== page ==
FAQ – Reverse Mortgage

Will the lender take my House?

If you meet and keep all borrower obligations current, nobody will take your home away.....


Will the lender take my home away if I outlive the life of loan?

Absolutely not! As long as at least one of the borrowers resides in the property, keeps taxes and insurance current and keeps the home in good repair, your home is yours.


Can I leave my home to my heirs?

Yes. Your estate or designated heirs may retain the property and satisfy the reverse mortgage debt by paying the lesser of the mortgage balance or 95% of the then-current appraised value of the home.


When should I consider reverse mortgage?

The length of time you maintain your reverse mortgage can play a large role in determining the value of its benefit to you. If you intend to sell or otherwise vacate your home within the next two to three years, there may be better options to consider. If you know you will be staying in your home more than 2 or 3 years, then reverse mortgage could be considered.


Will I lose my government assistance if I get a reverse mortgage?

A reverse mortgage does not affect regular Social Security or Medicare benefits. If you are on Medicaid or Supplemental Security Income (SSI), any reverse mortgage proceeds that you receive must be used immediately. Funds that you retain count as an asset and could impact eligibility.


Where do I get expert advice before applying for reverse mortgage?

Lenders are required to assist potential applicants to find counseling centers because borrowers are required to participate in a counseling session as part of reverse mortgage approval process. Counselors are obligated by law to discuss the implications of this type of financing, as well as any other options that may be available.


What are the eligible properties?

Eligible property types include single-family homes, 2-4 unit properties, manufactured homes (built after June 1976), condominiums, and townhouses.


What is the effect of my income or credit history in getting reverse mortgage?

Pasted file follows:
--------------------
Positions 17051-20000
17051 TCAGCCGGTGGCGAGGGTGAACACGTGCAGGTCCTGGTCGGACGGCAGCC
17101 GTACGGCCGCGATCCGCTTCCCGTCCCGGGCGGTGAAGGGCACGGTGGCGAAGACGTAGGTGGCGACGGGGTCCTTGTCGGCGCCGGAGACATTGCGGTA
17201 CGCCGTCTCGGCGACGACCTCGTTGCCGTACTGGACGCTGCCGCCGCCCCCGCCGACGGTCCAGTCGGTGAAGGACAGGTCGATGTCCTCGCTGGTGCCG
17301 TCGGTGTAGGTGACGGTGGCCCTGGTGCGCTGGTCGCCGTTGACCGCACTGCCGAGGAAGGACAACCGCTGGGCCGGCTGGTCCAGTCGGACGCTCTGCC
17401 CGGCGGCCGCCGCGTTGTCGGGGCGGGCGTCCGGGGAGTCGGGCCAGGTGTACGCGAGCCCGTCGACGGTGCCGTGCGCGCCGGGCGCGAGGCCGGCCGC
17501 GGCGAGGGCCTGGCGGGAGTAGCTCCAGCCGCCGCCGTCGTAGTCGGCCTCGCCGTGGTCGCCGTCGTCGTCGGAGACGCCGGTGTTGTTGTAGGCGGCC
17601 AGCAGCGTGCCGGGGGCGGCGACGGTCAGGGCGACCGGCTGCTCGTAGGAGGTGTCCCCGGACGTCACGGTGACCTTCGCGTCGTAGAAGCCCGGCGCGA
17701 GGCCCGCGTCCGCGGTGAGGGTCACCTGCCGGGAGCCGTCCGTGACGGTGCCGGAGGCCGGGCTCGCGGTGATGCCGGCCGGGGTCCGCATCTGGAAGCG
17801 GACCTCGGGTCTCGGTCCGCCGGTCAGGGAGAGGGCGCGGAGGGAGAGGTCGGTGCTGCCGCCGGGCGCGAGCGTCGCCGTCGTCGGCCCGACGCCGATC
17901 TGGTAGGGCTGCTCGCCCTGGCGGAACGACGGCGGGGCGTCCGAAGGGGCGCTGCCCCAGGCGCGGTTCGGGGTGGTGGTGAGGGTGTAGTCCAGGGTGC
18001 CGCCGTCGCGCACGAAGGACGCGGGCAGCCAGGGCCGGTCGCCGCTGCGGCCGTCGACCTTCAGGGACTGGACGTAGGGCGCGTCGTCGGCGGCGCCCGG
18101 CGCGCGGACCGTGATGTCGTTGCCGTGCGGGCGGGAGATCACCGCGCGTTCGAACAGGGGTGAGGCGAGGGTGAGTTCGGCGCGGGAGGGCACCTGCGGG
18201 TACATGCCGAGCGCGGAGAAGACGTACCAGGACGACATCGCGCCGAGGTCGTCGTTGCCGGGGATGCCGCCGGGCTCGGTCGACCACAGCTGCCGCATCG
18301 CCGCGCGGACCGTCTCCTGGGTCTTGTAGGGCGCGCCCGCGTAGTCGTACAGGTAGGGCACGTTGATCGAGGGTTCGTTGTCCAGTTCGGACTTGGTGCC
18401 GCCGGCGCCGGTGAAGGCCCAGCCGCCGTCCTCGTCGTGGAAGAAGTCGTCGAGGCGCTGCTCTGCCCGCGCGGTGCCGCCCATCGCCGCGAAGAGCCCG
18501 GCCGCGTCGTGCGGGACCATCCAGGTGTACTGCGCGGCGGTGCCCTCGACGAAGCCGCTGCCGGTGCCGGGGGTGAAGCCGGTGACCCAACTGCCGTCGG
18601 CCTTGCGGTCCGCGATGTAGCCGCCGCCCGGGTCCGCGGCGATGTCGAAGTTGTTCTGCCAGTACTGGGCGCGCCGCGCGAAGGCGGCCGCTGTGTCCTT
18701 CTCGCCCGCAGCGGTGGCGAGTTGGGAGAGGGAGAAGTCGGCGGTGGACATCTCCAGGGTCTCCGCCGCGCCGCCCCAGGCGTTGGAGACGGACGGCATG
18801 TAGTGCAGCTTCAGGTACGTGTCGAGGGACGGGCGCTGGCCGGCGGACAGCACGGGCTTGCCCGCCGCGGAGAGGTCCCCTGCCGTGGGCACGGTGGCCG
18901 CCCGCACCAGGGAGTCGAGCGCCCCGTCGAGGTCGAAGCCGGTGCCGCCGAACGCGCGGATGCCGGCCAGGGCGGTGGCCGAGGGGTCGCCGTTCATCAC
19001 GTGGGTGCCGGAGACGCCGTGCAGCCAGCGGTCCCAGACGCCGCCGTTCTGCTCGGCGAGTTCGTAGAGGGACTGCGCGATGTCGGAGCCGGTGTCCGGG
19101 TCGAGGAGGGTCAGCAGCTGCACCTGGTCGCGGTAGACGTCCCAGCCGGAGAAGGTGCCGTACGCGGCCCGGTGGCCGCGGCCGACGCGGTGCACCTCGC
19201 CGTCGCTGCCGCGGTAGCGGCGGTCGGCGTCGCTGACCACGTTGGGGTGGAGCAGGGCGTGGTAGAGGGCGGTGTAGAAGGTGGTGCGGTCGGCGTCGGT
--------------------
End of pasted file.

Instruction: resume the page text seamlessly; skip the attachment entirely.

None.


What if my home is in living trust?

A homeowner who has put the home in a living trust can usually take out a reverse mortgage.


What will happen to my existing mortgage?

The new reverse mortgage must be the only lien attached to the property. If there is not enough equity in the home to pay off the existing mortgage, you will be required to use your personal liquid assets to satisfy the difference.


Can I get reverse mortgage on an investment or resort property, second home?

No; only a primary residence is eligible for a reverse mortgage.


Can I have more than one person on my reverse mortgage?

Yes. All homeowners on the note must be at least 62yrs of age and occupy the home as their primary residence.


Is it possible to add anyone to the title of the home after getting reverse mortgage?

Yes. They must be eligible for reverse mortgage financing and must be added to the reverse mortgage.


Can somebody who is not related to me be on the reverse mortgage with me?

Yes; as long as the applicant meets all age and occupancy requirements.


Can I ever refinance after getting reverse mortgage?

Yes. A reverse mortgage can be refinanced into a new reverse mortgage or into a traditional mortgage.


How does the interest work on a reverse mortgage?

With a reverse mortgage, you are charged interest only on the proceeds that you receive. Interest is not paid out of your available loan proceeds, but instead compounds over the life of the loan until repayment occurs.


What is the Right of Rescission?

This is your right to cancel your loan, for three business days after your loan closing. Lenders are prohibited from charging interest on the funds which are held available for you during the three day rescission period.


Why do I need to sign two (2) Mortgages and Notes at my closing?

The lender must complete a second mortgage and second note to secure any payments made by HUD to you. The second mortgage and second note secure any mortgage payments which might be made by HUD to you in the event that the lender fails to make the payments under the loan Agreement.


What does “non-recourse loan” mean?

Most reverse mortgage loans are considered “non-recourse loans."  This means that you can never owe more than the value of your home at the time you or your heirs sell your home to repay your reverse mortgage.  If your loan is a Home Equity Conversion Mortgage ("HECM"), the reverse mortgage debt may be satisfied by paying the lesser of the mortgage balance or 95% of the current appraised value of the home.